Domestic and International Support for Sugar Policy
If Congress falls for what a Michigan sugarbeet, corn, soybean and wheat grower calls a steady diet of inaccuracies - the impact to the economy could be huge. The Coalition for Sugar Reform is lobbying for the elimination of sugar policy. Grower Clay Crumbaugh says this would displace more than 12-thousand local workers and leave the nation dependent on foreign sugar. According to the Coalition - repealing the no-cost sugar policy would mean a break for grocery shoppers as U.S. sugar prices would fall. But Crumbaugh says sugar prices have been falling - nearly 20-percent since the summer of 2010 - but grocery shoppers are paying more for sweetened products and members of the Coalition for Sugar Reform are padding their profits.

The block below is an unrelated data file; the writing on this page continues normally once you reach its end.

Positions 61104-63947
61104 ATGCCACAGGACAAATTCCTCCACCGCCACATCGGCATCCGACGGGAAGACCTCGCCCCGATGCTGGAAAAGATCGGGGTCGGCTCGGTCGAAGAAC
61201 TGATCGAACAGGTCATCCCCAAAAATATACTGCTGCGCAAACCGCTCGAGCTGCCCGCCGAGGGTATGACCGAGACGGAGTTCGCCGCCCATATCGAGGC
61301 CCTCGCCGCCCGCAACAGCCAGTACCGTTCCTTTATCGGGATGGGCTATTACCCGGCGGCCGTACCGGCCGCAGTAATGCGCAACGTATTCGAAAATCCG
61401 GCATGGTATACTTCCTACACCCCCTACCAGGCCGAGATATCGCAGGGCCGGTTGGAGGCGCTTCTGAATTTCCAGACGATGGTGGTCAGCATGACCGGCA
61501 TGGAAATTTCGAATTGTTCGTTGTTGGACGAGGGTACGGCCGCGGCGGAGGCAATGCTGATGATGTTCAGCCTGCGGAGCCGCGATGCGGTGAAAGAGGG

According to Crumbaugh - this is nothing new. He says wholesale sugar prices were remarkably low until recently - and unchanged for three decades. Still - food prices climbed - as did food makers' revenues. Crumbaugh is hopeful lawmakers will examine the facts before making decisions about sugar policy in the upcoming farm bill. In the end - he's hoping they will vote for family farmers.
The International Sugar Trade Coalition hopes to see the no-cost sugar policy continued in the next farm bill as well. They praised the Senate Agriculture Committee for continuing the policy in its farm bill. In a letter sent this week - the coalition noted U.S. sugar policy is important to sugar producers in developing nations because it provides a guaranteed level of access to the U.S. sugar market at fair, predictable prices.
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